It has become a bit of a tradition for me to let this website die and then revive it with all the good intentions in the world to keep posting new stuff and this time definitely for real unlike the last times yaddah yaddah yaddah, but here we go again...
The last time I had visited a mid-sized abandoned metal manufacturing business was Metal Works August, in 2009. Meeting up once again with urbancologne for the first time since then (if I haven't forgotten anything), we set sails to visit another one.
Benjamin Raspail started a company that manufactured metal parts used in shoes in 1827. The business went well and in the 1860s had to move to a larger location. They got their hands on a failed farm for an attractive price and built an entirely new factory. The sons took over the business and the range of products expanded to blades, knifes and later parts of agricultural machines.
When agriculture became less and less important for the European countries' economies, revenue started to drop. The number of employees was reduced from more than 1,000 to under 300 and despite best efforts to establish new product lines, the company went bankrupt in 1999. The remains were taken over by another company and production moved to a new factory. The old factory was left mostly abandoned.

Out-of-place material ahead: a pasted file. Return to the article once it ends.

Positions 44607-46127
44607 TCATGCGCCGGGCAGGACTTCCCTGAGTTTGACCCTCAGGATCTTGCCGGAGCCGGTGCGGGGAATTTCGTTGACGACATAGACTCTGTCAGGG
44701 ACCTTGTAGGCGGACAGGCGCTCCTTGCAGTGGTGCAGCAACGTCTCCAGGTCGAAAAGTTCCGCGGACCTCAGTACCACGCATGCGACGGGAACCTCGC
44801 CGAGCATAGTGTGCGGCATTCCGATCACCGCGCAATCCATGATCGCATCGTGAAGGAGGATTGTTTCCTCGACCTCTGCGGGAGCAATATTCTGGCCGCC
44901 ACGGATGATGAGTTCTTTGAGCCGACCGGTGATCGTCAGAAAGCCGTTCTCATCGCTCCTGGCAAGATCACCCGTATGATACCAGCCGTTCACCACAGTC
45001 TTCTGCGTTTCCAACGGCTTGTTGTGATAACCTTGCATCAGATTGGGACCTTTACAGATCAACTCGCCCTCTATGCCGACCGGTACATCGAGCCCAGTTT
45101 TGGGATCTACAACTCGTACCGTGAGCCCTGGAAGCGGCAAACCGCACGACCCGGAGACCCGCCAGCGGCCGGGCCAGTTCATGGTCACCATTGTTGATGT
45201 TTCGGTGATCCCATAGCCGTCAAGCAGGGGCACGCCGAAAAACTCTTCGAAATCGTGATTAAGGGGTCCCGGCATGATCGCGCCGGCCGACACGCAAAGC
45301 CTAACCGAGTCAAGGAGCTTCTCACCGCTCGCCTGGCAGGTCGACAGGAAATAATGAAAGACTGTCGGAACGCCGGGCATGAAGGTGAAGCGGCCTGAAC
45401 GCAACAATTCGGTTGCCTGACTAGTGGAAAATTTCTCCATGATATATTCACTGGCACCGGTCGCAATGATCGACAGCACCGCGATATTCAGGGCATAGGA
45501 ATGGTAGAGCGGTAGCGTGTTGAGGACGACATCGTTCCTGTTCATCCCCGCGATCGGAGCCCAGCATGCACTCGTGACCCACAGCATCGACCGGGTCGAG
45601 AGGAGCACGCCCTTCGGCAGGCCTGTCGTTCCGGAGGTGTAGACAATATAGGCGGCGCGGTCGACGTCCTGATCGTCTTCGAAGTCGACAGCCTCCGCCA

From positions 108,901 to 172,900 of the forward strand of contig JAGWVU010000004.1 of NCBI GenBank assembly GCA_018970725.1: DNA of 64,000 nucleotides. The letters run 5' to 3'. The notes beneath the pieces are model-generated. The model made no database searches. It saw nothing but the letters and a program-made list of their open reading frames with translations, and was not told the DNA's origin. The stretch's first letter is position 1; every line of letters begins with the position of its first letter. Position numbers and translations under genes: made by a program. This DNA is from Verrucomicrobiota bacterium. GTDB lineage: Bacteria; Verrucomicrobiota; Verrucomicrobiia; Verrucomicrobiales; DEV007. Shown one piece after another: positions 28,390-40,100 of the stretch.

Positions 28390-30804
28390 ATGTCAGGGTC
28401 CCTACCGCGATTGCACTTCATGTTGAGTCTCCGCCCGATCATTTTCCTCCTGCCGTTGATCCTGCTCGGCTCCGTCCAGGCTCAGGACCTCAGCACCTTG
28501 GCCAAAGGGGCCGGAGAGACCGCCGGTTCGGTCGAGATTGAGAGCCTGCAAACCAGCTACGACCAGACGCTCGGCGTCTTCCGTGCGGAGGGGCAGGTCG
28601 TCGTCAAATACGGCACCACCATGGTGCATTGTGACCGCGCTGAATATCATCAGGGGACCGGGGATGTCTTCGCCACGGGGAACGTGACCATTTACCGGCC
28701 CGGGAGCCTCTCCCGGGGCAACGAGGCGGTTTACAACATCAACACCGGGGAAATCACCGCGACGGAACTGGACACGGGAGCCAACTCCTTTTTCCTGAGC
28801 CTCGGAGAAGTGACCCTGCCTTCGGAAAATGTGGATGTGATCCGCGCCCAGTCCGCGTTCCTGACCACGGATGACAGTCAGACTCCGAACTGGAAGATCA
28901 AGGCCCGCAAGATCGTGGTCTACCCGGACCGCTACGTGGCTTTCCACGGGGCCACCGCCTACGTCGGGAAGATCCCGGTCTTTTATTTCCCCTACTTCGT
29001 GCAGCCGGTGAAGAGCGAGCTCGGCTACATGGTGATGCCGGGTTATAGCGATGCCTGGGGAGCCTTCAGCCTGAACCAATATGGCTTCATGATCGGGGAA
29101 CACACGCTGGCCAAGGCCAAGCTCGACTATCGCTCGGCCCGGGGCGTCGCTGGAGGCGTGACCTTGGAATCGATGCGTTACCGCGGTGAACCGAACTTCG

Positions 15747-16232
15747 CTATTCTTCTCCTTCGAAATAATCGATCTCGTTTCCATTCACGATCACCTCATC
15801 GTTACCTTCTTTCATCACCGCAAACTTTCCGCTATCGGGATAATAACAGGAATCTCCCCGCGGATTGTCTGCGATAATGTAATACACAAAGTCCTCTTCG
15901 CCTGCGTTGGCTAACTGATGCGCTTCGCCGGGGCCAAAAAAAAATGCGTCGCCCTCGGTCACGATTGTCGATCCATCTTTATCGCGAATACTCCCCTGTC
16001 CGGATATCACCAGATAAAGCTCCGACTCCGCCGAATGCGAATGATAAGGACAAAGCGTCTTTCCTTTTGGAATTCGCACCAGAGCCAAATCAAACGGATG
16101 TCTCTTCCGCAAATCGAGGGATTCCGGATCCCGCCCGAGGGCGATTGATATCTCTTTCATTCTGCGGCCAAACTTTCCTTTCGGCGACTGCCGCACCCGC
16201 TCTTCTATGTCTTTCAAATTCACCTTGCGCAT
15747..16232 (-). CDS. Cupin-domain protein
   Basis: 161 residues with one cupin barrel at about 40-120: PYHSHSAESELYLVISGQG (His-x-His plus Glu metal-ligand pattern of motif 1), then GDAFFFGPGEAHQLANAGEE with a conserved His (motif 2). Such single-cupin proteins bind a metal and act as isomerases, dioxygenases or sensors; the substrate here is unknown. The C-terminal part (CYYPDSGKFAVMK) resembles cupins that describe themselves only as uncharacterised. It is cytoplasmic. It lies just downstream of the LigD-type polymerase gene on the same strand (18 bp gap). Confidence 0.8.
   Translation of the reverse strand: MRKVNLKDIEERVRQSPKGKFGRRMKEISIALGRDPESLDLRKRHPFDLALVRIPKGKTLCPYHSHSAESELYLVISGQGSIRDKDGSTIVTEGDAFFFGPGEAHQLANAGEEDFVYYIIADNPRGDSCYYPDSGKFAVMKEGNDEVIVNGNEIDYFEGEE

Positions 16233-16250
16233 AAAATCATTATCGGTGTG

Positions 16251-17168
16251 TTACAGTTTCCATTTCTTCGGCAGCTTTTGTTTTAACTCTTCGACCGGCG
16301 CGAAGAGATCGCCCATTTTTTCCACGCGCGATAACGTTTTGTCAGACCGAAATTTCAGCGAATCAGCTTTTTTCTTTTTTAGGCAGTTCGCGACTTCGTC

Today, some of the office buildings on the large factory area have been rented out to different companies and institutions, but some of the manufacturing halls remain in their old glory. We weren't sure what to expect after such a long time of abandonment and were pleasantly surprised to find numerous items and tools still lying around, despite a few traces of vandalism and graffiti.
From a photographer's point of view, a sheer endless amount of details was waiting to be captured almost everywhere. I had contemplated bringing along the analog camera but ultimately decided against it. Now I think the location would have been perfect for the film treatment.
In addition to the offices, a few halls have been rented out to local farmers. Farmers or whoever else drives around with tractors on Sunday mornings. Of course, we heard and saw them long before they could ever spot us and avoided them for a while, waiting for them to leave the premises again. After about half an hour, we got bored and decided to head to the nearest fast food joint for some lunch. As we walked past on the street outside, the driver of the last tractor on the terrain was standing next to his bike, ready to go home. But at that point we were too hungry to go back inside.
More photos in the Gallery:
Raspail & Sons